change from his first book to this one, we must chronicle the fact that
it was this applied idealism with its proposition that "to think and exist
are one and the same" which has had great influence in the mental-healing
movement. We here find Mr. Evans saying less about the larger view of man's
spiritual nature, with its emphasis on will and the prevailing love or
affection, and employing the terms which his later studies in idealism
led him to adopt. Probably he did not intend to give up the spiritual in
favor of the intellectual view. His practical method was surely as effective
as before. By implication the term "thought" as he now uses it is as rich
as the former terms, and when he now uses the term "mind" we may doubt
whether he has given up the idea of the spirit which was central in the
teaching of his first book. But unluckily everybody is influenced by language,
and, unless we are extremely explicit, people fail to see that we mean
something "spiritual" when we use psychological terms. Hence we note that
the terminology of this book has sometimes been more influential than its
spirit. This is an important point for our history.
Neglecting his former emphasis
on the human spirit as recipient of power and life from the spiritual world,
Mr. Evans now says, "Mind is the only active power in the universe . .
. Mind is the only causal agent in the realm of matter, and certainly in
the human body . . . As the body is the creation of the mind, and is always
its ultimation or outward expression, a chronic disease is the fixedness
of a thought, the petrifaction of a morbid idea. Thoughts or ideas are
the most real things in the universe. They are the interior soul of things,
and the underlying reality of all outward and visible objects. . . . The
mind is the real man, and its thoughts act on the body as a spiritual poison,
or as a mental medicine, for health and disease, in their spiritual essence,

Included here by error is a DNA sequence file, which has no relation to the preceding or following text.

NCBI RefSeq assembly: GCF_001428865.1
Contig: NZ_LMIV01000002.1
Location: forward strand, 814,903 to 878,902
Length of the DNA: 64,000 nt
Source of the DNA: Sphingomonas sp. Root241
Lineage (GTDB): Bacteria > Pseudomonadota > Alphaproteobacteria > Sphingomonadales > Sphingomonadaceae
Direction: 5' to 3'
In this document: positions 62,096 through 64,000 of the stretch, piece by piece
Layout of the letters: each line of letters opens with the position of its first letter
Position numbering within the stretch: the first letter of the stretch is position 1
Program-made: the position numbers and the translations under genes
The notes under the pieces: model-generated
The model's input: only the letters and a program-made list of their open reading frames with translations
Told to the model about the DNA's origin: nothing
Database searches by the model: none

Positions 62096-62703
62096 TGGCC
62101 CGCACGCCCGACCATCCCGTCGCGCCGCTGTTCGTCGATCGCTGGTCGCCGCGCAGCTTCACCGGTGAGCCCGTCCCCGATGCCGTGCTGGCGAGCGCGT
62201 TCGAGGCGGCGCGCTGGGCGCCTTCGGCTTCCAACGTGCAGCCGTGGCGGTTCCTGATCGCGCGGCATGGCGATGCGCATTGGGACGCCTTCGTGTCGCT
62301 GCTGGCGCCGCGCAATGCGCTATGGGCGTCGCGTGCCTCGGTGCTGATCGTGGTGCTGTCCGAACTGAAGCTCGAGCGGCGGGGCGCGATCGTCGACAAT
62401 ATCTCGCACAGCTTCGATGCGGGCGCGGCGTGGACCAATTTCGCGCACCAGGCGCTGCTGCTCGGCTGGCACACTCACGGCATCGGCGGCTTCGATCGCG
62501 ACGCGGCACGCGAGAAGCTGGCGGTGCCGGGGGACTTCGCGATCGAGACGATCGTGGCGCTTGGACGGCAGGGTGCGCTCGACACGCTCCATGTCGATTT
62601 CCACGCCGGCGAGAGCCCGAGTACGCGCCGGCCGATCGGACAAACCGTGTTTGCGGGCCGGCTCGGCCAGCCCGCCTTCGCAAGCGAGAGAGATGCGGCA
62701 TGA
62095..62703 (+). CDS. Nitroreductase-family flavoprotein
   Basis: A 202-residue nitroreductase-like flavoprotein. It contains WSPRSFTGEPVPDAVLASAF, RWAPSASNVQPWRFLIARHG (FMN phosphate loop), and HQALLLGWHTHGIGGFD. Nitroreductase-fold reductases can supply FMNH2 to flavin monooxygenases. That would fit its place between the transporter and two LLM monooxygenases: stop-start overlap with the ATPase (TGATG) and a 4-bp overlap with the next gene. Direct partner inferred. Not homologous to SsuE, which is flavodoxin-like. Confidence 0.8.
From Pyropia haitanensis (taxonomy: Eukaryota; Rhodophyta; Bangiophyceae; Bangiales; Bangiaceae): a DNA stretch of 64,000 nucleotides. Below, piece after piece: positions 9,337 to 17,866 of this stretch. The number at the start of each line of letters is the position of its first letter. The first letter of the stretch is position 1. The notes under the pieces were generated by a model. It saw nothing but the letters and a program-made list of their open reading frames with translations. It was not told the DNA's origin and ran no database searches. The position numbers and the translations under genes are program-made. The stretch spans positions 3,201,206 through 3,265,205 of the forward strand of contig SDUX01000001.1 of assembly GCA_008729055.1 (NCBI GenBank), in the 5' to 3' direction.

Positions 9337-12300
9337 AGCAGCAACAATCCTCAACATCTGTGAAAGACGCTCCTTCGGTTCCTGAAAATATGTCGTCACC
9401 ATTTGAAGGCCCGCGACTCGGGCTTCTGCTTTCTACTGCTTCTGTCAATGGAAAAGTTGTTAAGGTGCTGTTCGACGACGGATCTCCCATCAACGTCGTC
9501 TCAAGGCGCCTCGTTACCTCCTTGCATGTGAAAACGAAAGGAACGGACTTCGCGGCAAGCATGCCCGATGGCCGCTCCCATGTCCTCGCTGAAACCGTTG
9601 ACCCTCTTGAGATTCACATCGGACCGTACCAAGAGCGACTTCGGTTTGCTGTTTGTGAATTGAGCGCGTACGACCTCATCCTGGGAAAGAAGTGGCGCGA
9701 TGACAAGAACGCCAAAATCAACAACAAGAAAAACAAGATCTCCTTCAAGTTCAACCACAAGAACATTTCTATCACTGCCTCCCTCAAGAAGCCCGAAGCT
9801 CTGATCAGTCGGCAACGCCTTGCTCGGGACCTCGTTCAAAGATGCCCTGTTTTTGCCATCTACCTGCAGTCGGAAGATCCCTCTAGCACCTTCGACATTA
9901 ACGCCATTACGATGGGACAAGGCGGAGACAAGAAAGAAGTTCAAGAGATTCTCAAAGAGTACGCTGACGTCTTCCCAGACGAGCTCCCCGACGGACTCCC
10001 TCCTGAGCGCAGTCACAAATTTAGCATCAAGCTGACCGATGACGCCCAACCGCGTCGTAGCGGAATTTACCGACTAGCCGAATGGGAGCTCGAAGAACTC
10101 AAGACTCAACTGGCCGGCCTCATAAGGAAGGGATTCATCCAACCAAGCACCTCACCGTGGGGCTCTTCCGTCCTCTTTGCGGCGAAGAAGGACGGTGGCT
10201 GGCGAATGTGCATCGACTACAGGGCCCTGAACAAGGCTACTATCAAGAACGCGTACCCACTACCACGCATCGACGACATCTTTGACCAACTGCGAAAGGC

may be resolved into modes of thinking. A man is well so long as he thinks,
feels. and believes himself so, for to be sick and not know it is all
the same as not to be sick."
This is meant to be a profound
doctrine, not the superficial one which it sometimes led to on the part
of devotees of mental healing not so well-read as Mr. Evans was in the
literature of idealism. When he says that "thought is a creative power," he does not intend to take anything from the thought of God as
Creator, he is not exalting the finite ego. He has in mind what he elsewhere
in this book calls the "preconscious," the term which he prefers to the
"unconscious." By this he means "intelligent mental action beyond the range
of the external consciousness," our latent thought and intelligence.' He
speaks of thought as the "grand characteristic of man," as belonging to
the essence of the soul. He does not neglect what he has previously written
about love as "the life of man," as Swedenborg affirms; but is more inclined
to emphasize thought as "the existence or outward manifestation, of that
vital element or principle." He regards the duality of the life of love
as dependent on the character of man's thoughts. He interprets the self-determining
power which we call free will to be "thought" in its essence. Hence everything
depends for him upon man's power to turn his thoughts into another direction.
Here Mr. Evans approaches the more recent psychological emphasis on attention as the determining factor in our mental life.
Having restated the entire
theory of the origin and nature of disease with the term "thought" as central,
Mr. Evans proceeds to a restatement of the mental cure. He bases his proposition
that there is a "healing power of thought" on "the Hegelian principle that
thought is a creative force." It is a "fundamental idea of Hegel's philosophy,"
he tells us, "that everything in its last analysis, or when we come to
its inmost reality, is only a thought. What we call the external
world and the human body, which is a part of it, are the thought of God,
and we come to know them only so far as we think of them. They are revealed
to us by the same power that creates them. Disease, like every other thing, is created, or, at least has an existence only by thought. In
the phrenopathic method of cure, it is a fundamental principle that thought
is the ground of all reality."
One might neglect the bodily
conditions of disease and almost come to believe that nothing exists save
when we are thinking about it, if one were to take too seriously Evans'
statement that a "thing, a world, a disease, comes into our consciousness
only when we think of it." He seems to forget for the moment that our thinking
about it has nothing to do with the existence of the world, that our consciousness